The aftermath of the French Revolution brought forward two new innovation concepts. First, the emergence of social reformers who were soon seen as evil innovators. This led to the emergence of social innovation as a concept and linked to (evil) socialism. Regardless, innovation starts to gain track as positive action towards progress. Social innovation was perceived as public, collaborative and distributive, and demanded action and adequate public policies. However, it gained much more traction in France than in England.  On the other hand, opponents of the revolution doubled down on innovation as evil while trying to stop social change at any cost.

These two views on innovation co-existed through most of the century.  While no single definition was available, innovation was defined by four traits 1. Pervasiveness (change is all around). 2. Rapidity (change is radical, revolutionary). 3. Foresight (change is future-oriented). And 4. Agency (humans, not God, drive innovation). Interestingly, innovation is not yet seen as part of the scientific method or as a key critical component of technological development. That will only happen later in the century and well into the next one when the first innovation theories emerged.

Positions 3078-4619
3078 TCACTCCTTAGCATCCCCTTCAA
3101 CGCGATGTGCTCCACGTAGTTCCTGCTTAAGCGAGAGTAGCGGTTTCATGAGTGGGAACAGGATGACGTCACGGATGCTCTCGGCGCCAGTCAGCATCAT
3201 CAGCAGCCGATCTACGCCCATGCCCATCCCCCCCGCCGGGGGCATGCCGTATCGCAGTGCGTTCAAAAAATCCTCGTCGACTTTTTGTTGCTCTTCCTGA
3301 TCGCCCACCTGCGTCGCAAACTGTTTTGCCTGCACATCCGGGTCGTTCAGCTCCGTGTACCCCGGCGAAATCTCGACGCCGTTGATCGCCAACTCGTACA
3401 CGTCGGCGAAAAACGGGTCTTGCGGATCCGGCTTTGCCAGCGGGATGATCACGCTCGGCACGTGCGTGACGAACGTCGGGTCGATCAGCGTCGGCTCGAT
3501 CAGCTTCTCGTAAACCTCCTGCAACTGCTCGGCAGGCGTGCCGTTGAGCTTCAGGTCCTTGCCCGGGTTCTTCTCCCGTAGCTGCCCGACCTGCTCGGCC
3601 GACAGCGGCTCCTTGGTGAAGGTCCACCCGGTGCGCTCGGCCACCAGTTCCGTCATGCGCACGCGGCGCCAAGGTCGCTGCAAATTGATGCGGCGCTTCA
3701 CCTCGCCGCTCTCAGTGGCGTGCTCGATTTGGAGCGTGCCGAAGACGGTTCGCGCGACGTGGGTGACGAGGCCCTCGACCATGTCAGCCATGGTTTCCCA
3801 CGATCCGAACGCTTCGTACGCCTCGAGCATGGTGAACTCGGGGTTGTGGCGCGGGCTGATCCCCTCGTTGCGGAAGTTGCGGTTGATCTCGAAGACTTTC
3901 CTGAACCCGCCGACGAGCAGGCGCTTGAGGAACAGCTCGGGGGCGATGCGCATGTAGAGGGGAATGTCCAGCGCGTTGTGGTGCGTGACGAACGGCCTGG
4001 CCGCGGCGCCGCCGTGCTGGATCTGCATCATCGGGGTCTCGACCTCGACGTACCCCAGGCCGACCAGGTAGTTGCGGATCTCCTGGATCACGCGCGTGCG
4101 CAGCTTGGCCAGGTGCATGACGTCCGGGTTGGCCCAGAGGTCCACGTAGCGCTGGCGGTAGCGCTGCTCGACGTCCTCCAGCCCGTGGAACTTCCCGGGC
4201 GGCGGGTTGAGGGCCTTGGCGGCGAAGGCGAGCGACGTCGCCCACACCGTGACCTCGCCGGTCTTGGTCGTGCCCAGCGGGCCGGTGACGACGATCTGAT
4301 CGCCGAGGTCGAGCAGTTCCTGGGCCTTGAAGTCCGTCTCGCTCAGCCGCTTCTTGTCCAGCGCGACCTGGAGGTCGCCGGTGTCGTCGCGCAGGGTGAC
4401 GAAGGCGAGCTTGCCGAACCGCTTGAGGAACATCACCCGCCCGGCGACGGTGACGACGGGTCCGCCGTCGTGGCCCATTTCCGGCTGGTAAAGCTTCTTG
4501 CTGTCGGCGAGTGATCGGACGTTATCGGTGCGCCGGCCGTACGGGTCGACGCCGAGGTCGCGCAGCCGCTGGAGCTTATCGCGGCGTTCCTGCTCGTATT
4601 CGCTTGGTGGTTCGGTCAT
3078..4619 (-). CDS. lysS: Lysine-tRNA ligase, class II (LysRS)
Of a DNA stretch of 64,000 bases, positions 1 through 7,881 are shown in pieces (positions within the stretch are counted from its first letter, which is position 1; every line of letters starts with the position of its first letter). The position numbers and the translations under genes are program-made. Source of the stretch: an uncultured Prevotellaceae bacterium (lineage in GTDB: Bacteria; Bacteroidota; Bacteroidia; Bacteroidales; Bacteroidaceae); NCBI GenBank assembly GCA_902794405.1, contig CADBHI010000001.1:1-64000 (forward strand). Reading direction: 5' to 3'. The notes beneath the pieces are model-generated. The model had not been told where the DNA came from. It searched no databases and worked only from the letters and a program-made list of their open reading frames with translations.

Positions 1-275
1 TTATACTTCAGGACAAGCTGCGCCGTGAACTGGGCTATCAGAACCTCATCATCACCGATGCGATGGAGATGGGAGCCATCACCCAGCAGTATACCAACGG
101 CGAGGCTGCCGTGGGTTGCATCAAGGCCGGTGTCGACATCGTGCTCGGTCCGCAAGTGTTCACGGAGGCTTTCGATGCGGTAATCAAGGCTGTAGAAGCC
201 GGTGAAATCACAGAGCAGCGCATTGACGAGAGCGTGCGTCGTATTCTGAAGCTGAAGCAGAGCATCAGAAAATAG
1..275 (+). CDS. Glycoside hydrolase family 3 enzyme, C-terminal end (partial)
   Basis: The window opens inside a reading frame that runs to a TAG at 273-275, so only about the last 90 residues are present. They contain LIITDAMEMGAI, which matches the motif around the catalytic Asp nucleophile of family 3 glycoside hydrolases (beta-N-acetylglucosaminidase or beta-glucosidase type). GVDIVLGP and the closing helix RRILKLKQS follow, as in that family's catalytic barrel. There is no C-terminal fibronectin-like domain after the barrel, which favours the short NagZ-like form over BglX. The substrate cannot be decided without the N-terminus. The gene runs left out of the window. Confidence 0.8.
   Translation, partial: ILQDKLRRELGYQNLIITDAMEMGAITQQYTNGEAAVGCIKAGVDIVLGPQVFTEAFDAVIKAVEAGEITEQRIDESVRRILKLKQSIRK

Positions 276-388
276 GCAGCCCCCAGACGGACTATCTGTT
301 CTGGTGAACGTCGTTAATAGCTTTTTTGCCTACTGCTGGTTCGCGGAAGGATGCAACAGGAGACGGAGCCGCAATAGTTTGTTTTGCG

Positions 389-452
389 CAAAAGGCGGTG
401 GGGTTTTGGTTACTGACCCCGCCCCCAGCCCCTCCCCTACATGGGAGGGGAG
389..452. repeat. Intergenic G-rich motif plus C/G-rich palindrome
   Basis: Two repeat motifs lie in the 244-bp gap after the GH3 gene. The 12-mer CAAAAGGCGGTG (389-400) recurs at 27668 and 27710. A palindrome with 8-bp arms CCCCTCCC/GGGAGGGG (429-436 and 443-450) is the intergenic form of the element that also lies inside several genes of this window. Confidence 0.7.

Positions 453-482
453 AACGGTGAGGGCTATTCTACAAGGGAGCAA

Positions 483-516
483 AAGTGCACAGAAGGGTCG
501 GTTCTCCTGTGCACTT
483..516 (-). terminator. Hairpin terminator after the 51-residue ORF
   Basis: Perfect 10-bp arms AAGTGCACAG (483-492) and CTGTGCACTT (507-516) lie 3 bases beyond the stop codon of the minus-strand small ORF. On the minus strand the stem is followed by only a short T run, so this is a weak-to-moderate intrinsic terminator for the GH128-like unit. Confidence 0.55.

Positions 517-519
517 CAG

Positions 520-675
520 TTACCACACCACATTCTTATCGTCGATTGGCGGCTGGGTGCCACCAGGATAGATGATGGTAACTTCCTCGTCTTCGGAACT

Technological innovation appeared in the Twentieth Century, pushed mainly by social theorists, engineers and managers, according to Godin. Contrary to common belief, it was not created by Schumpeter, the author argues. At any rate, it had four characteristics 1. Innovation as application (unlike invention). 2. Innovation as a people process (collaborative, collective). 3. Innovation is driven by society and social needs. And 4. Innovation requires national policies to support innovators and their ecosystems.  Innovation studies started in the 1970s, spearheaded by Chris Freeman, who created a unique innovation framework that bypassed traditional neoclassical economics assumptions and the concept of technological innovation. In his view, innovation was closely linked to commercialization, demanding policy interventions to ensure diffusion and application.